Matters of Scale
Stevens, 43, is tall and bespectacled with reddish-blonde hair, steely blue eyes, and a chameleonic knack for assuming a pace and posture fit to his environs. In his stark, tidy office not far from Hailey, Idaho’s main street, he is a very busy man. He budgets his time in tight increments and checks his watch often; even so, he rarely keeps on schedule. He has a penchant for boardroom buzzwords—“logic model: a visual depiction of the resources and activities that get you to your desired outcome”—and an acute entrepreneurial instinct. He eats with impressive speed and jokes infrequently—nor does he always notice when one has been made—and truncates these moments of humor with fits of earnestness. The day I met Stevens in his office, he paused a hurried discussion on the formatting of an executive summary to watch a man hook a dumpster to a pickup truck and drag it across a lot. “We’re having an Idaho moment here,” he told me, and swiftly turned back to his document.
By nature, Stevens is an idealist with strong ambitions. He prefers the adjective “goal oriented,” and applies this quality to most aspects of his life. An avid outdoorsman, he has run in four hundred-mile races—most famously, the Western States 100 in California—and once ran his own long route through the Pioneers. More recently, he and his wife, Liz Mitchell ’89, an international environmental attorney, have taken up Nordic ski racing. “I don’t think of myself as competitive, necessarily,” Stevens said. “It’s more about trying to be excellent and having really rewarding experiences. That’s how I define ambition. It involves committing to something outside my comfort zone.”
His comfort zone is expansive. In the 1960s, Stevens’s mother, then 20, left Santa Barbara, California, and settled on the Spanish island of Mallorca, a popular tourist destination. There she met Stevens’s father, a Swede, with whom she started a travel company. When Stevens was three and his sister a newborn, his father left the family. Stevens’s upbringing, he recalls, was populated with “rebellious expats,” though he attended Spanish parochial school, where he developed a “robust respect for institutions and authority.” He believes that it was in Spain where he learned to move effortlessly between different kinds of company. When he was not with other expat children, he spent time with a working-class Spanish family his mother had befriended. Once, the father, a cabinetmaker, told Stevens he was lucky because he would never have to work with his hands.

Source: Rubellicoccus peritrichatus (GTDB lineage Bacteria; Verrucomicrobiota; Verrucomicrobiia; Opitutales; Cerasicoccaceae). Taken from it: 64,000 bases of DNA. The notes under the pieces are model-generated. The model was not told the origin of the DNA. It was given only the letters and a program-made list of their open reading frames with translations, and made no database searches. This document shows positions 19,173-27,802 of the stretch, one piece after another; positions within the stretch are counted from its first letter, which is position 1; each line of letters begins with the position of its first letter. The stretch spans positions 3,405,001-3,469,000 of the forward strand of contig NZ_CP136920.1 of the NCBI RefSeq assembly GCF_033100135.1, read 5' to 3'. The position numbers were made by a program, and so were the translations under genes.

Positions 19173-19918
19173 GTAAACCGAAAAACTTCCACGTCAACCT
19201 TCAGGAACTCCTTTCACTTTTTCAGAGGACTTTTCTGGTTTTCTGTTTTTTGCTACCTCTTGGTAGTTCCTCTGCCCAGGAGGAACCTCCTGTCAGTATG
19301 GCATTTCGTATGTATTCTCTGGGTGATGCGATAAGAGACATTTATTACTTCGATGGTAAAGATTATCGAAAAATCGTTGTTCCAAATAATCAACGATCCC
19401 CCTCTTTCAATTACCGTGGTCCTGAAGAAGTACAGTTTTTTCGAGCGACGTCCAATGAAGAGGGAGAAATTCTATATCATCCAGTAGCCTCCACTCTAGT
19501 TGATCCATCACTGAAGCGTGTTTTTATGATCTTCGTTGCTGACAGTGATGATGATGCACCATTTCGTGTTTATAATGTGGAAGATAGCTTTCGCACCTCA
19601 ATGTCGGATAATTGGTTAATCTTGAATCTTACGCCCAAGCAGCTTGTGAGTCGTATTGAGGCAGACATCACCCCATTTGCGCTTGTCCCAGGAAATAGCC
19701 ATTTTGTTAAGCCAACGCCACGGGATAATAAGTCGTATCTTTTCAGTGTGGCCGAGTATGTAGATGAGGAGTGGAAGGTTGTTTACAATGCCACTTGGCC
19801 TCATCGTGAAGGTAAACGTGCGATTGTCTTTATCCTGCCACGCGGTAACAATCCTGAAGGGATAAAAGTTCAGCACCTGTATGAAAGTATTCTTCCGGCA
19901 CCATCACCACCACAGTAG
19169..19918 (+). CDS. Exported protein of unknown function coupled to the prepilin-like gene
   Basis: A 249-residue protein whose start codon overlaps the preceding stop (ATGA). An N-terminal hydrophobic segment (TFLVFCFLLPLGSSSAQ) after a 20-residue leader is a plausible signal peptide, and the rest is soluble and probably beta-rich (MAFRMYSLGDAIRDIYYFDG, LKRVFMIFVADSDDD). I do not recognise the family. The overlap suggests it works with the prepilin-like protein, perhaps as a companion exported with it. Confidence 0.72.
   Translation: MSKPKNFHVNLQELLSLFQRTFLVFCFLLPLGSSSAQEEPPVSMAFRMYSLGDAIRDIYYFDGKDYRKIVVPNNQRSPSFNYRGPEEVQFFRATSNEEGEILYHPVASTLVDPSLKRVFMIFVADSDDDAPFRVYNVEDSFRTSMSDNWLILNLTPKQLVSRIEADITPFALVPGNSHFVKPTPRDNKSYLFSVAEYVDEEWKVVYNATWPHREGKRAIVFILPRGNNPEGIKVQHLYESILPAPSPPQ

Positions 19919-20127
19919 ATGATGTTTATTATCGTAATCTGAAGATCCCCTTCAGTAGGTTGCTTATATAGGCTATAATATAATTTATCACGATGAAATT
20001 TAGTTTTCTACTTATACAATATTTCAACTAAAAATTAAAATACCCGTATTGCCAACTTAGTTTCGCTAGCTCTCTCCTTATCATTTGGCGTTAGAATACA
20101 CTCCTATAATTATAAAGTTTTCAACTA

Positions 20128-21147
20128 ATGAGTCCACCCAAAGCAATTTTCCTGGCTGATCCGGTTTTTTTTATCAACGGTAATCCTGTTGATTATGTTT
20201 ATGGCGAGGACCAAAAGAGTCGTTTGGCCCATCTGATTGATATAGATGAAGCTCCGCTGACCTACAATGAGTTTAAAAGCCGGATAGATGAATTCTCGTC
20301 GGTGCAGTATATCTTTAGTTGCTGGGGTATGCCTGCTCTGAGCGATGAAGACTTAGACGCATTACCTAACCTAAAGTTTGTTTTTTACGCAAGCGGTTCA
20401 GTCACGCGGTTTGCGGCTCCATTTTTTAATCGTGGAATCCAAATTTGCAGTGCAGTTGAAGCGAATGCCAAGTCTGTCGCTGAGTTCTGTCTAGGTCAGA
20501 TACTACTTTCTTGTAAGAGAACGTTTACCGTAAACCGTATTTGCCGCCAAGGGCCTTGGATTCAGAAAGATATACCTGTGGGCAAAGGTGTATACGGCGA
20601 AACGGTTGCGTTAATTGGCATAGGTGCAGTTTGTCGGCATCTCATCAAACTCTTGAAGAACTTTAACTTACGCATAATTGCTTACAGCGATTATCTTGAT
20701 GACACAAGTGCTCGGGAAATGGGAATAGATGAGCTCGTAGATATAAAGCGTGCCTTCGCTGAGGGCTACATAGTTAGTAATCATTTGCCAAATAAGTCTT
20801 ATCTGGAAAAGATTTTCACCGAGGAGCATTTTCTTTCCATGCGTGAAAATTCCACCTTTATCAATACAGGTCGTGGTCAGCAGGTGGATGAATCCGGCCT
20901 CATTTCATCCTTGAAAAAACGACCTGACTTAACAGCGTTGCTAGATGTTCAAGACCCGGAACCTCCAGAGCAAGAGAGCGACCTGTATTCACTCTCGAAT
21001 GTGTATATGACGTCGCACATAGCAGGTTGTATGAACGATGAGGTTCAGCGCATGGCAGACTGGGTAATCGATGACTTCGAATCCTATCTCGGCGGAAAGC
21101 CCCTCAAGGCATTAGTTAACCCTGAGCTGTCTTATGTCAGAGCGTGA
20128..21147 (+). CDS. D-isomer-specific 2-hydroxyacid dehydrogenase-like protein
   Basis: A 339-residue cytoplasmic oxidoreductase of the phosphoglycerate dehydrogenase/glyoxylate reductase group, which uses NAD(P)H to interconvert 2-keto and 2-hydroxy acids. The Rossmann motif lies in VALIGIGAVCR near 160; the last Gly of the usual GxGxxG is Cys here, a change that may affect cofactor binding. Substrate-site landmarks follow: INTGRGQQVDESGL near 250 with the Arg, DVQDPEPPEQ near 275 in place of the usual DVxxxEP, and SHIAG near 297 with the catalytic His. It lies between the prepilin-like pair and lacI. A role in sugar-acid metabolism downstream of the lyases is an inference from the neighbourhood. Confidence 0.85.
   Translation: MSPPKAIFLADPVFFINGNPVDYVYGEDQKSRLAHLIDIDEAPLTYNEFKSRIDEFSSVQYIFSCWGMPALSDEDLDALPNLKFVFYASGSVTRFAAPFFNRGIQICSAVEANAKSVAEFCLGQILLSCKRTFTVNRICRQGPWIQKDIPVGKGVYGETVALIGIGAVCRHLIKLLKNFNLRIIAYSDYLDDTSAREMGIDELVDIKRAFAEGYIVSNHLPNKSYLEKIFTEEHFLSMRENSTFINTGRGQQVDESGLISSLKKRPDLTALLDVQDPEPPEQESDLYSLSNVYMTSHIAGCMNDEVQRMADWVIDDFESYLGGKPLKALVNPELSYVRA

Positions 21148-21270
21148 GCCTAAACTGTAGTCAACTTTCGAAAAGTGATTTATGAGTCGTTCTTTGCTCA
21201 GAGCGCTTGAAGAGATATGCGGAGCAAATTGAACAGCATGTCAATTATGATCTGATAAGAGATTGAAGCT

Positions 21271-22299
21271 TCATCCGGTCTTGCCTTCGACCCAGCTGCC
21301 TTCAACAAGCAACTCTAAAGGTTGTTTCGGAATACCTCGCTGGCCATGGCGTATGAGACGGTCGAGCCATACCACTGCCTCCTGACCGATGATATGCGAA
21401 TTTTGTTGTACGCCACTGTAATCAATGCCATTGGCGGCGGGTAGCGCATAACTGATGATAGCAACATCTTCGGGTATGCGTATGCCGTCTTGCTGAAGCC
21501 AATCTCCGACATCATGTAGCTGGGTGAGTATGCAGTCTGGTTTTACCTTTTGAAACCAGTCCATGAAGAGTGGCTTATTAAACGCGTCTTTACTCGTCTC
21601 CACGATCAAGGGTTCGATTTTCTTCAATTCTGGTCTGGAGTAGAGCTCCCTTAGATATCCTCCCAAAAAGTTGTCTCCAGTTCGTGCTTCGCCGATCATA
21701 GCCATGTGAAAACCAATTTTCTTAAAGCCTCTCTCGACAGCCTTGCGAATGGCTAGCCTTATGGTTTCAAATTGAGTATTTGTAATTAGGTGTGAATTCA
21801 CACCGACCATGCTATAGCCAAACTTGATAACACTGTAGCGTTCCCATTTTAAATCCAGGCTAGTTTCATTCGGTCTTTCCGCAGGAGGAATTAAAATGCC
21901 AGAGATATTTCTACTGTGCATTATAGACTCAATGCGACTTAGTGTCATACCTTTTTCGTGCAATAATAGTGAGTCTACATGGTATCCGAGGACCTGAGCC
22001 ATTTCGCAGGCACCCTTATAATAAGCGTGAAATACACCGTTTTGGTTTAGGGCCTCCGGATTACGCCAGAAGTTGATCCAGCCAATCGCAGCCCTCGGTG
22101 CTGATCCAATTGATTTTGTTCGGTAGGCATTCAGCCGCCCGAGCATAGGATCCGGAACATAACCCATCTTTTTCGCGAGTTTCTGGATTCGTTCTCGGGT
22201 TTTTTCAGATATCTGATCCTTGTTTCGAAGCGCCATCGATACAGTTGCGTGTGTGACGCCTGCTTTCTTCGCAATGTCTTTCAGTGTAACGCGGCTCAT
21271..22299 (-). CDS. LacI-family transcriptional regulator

In 1980, Stevens moved with his mother to Santa Barbara, where she married an old acquaintance who introduced Stevens to hiking and surfing. Though, at first, he did not consider himself a “Californian,” he came to resemble one, and the identity trailed him to Middlebury College. His friends still recall his long blond hair and inability to dress for the cold. He majored in biology, and came to know Liz Mitchell particularly well through an ecology class. They went their separate ways after graduation—Mitchell for a fellowship abroad, Stevens to climb in Alaska and Nepal while he worked an assortment of jobs around the West—and met, again, 10 years later in New Hampshire. Stevens, having graduated from the Field Naturalist Program at the University of Vermont, was working for the Nature Conservancy. A year after he transferred to the Sun Valley, Mitchell joined him there.